Since opportunities to study large oil spills in situ are rare, it is important for us to understand the effects of an oil spill in natural settings to enable the design of better oil remediation and management strategies for future spills and limit the damage they cause to coastal environments and marine life.

Planned Impact

Who will benefit? There are several end-user beneficiaries in both private & public sectors e.g. environmental remediation companies, spill-response companies, Water Authorities, the oil and fuel industry, biotechnology companies, particularly those with interests in development of microbes for bioremediation, shellfish and fisheries industry and local tourism. Other beneficiaries are UK national and local government, Defra, Environment Agency, Cefas, overseas governments and all policy-making bodies, including charities concerned with marine pollution (e.g. WWF, RSPB) and Local Authorities will directly benefit from the project outputs. All citizens of the UK and overseas can benefit from such research.
How will they benefit? Project outputs have the potential to enhance quality of life, health & environment as follows:
1. Understanding the fate and behaviour of oil in marine environments, the ecology of the organisms responsible for its degradation and the impact on key marine ecosystem services will help in the development of future response strategies to clean up spills and contaminated waters more effectively.
2. Data obtained will allow us to pinpoint hydrocarbon degradation bottlenecks in-situ and enable strategies for improved performance of oil-degrading communities.
3. Data from this project will provide a better understanding of the effects of oil spills on marine ecosystem services which will inform policy, enabling improved intervention and management strategies for oil spills in the future.
4. Microbial 16S rRNA gene sequences obtained and an improved knowledge of the hydrocarbon-degrading function of uncultivated bacteria will allow us to test and refine an ecological index of hydrocarbon exposure based on a better understanding of taxonomy-trait relations.
5. The fuel industry will also be beneficiaries as microbial degradation and contamination of stored fuel and pipeline souring is also a problem. Data obtained from the proposed project could be useful to those studying such environments.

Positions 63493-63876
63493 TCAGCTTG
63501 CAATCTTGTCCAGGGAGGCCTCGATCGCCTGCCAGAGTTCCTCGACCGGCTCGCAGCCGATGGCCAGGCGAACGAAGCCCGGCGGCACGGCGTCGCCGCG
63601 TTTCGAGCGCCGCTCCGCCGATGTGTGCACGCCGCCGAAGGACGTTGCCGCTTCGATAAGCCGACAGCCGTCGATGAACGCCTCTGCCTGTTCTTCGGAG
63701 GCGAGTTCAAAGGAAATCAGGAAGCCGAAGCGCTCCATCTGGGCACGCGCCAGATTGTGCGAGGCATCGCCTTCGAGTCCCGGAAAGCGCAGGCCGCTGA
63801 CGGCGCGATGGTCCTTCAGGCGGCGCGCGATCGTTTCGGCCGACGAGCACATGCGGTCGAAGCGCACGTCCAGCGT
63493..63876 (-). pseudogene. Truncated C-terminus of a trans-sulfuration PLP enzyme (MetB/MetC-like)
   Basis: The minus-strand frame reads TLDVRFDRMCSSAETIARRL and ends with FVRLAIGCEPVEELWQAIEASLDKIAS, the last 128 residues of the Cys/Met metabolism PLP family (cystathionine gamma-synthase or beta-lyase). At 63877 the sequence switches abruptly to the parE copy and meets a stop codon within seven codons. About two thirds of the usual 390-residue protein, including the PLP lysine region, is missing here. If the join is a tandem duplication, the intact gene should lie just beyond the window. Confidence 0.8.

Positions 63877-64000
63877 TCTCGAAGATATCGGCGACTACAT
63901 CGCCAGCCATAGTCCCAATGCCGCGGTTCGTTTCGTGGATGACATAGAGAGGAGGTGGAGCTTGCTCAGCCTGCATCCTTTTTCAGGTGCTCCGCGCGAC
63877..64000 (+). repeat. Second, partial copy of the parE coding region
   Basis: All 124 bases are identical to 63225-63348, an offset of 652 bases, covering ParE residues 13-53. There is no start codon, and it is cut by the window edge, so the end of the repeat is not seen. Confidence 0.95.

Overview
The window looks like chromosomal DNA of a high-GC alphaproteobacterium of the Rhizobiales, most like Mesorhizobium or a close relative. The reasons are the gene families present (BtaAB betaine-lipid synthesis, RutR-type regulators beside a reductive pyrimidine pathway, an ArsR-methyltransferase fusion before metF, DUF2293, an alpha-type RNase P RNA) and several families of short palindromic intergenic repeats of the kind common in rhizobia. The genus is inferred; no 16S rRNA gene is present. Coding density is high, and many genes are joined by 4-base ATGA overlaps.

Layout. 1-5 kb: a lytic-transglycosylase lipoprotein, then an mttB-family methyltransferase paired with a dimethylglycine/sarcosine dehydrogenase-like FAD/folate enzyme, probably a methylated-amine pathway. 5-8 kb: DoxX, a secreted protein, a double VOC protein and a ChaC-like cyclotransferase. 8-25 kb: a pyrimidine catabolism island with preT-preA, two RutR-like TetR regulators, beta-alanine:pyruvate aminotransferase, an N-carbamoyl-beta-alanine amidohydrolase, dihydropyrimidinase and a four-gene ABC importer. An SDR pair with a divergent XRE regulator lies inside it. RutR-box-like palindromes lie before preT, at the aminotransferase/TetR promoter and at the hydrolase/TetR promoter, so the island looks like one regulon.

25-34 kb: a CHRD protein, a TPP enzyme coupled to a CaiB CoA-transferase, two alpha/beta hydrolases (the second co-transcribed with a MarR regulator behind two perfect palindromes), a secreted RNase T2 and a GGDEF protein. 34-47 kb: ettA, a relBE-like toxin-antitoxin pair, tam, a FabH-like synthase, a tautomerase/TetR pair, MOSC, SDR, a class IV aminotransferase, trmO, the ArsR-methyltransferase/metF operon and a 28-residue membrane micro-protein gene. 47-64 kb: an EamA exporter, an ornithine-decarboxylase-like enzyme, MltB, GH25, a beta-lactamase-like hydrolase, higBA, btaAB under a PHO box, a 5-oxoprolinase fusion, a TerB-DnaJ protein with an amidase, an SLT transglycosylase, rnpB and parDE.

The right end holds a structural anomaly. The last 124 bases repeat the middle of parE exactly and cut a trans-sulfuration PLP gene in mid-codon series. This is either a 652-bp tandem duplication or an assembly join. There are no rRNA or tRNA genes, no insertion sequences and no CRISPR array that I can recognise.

6. Hydrocarbon catabolic gene expression data obtained from the archived samples (via planned future larger NERC grants) will enable researchers to quantify the actual response to an oil spill in the future. This can also be used to assess the capacity of the in situ microorganisms for hydrocarbon degradation at oil-contaminated sites elsewhere as well as assist researchers in choosing genes that are suitable for bioreporters or for engineering into strains deigned for improved biodegradation functions or biosurfactant production by microbes.
7. Protein, RNA sequence data obtained from the archived samples (via planned future larger NERC grants) can be used to identify biomarkers for a more targeted management of marine oil spills in the future.
8. Microbiome data; specifically microbial community structure, gene abundance and expression of N-cycle transformations will provide important insights into how oil spills impact on marine N-cycling. This will inform Defra's/Cefas policies on the impact of oil pollution on the environment (e.g. Nitrates Directive, Water Framework Directive).
9. Data on fate and behaviour of oil hydrocarbons in marine environments will inform EA, Defra, Cefas, Coastguard, local authorities and the oil industry on potential environmental and/or human health risk and enable improved policies for the protection of the marine environment.